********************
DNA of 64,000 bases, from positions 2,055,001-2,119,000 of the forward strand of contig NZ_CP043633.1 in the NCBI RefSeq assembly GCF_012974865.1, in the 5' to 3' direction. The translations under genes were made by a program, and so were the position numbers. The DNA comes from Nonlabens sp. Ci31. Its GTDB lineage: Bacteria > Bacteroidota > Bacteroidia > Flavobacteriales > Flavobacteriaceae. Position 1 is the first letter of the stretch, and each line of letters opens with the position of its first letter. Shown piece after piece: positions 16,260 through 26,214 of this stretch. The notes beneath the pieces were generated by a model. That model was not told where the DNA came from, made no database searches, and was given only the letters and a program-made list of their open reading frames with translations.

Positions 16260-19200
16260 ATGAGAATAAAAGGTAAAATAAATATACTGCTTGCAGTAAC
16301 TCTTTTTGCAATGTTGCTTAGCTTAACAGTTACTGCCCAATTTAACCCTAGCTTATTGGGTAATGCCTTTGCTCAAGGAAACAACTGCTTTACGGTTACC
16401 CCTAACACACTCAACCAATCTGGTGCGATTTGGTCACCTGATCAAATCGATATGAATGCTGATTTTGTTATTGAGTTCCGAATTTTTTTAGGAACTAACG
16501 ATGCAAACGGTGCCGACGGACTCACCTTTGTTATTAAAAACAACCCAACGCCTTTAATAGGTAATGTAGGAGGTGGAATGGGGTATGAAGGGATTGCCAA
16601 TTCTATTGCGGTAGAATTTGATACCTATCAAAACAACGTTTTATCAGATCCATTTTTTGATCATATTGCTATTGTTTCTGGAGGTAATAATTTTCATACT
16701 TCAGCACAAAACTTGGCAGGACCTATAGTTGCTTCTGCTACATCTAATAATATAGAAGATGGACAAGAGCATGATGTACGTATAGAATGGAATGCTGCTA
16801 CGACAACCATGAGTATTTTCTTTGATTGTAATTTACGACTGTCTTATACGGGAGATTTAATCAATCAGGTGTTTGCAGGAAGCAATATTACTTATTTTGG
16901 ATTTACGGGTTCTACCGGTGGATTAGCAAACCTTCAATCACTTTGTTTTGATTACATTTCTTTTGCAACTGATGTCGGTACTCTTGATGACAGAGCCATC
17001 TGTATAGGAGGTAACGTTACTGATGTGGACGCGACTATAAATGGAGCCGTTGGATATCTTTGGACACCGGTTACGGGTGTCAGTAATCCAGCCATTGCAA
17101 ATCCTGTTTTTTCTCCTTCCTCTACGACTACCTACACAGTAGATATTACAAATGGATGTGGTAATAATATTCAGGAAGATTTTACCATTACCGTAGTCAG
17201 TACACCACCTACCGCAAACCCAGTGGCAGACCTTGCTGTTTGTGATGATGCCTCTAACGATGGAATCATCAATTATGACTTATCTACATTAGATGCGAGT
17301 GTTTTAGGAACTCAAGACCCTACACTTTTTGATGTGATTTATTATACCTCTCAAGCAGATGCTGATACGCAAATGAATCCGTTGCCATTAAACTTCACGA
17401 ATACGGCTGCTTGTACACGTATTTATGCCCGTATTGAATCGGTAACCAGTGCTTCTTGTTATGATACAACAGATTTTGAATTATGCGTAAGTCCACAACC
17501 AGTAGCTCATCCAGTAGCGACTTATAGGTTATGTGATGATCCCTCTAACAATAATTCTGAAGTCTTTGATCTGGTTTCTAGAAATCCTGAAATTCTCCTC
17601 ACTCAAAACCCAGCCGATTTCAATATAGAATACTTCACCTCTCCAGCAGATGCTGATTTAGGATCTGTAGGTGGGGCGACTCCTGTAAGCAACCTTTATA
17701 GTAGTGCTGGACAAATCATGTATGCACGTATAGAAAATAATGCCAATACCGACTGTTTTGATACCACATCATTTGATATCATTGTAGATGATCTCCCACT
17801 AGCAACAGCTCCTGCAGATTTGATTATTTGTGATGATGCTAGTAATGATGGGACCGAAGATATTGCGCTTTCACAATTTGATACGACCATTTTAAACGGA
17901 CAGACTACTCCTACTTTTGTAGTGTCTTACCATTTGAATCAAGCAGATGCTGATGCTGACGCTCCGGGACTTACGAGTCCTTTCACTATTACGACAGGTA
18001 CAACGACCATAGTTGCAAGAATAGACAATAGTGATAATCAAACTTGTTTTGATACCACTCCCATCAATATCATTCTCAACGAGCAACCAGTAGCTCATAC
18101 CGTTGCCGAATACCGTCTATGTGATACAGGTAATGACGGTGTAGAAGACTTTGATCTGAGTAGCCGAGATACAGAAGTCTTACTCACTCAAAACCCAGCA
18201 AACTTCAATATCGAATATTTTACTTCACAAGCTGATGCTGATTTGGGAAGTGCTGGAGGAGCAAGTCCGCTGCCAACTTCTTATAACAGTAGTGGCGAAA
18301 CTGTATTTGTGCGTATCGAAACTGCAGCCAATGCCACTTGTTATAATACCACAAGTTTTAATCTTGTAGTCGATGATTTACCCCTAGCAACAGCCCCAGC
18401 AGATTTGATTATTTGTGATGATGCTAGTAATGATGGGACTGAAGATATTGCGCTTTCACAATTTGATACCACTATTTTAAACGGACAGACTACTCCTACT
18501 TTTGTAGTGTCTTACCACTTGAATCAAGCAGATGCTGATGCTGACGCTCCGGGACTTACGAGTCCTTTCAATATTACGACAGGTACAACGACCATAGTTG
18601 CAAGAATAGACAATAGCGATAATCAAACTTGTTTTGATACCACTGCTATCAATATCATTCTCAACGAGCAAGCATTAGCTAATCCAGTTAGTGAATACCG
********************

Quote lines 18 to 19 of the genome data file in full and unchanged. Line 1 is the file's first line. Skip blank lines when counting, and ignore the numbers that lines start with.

17701 GTAGTGCTGGACAAATCATGTATGCACGTATAGAAAATAATGCCAATACCGACTGTTTTGATACCACATCATTTGATATCATTGTAGATGATCTCCCACT
17801 AGCAACAGCTCCTGCAGATTTGATTATTTGTGATGATGCTAGTAATGATGGGACCGAAGATATTGCGCTTTCACAATTTGATACGACCATTTTAAACGGA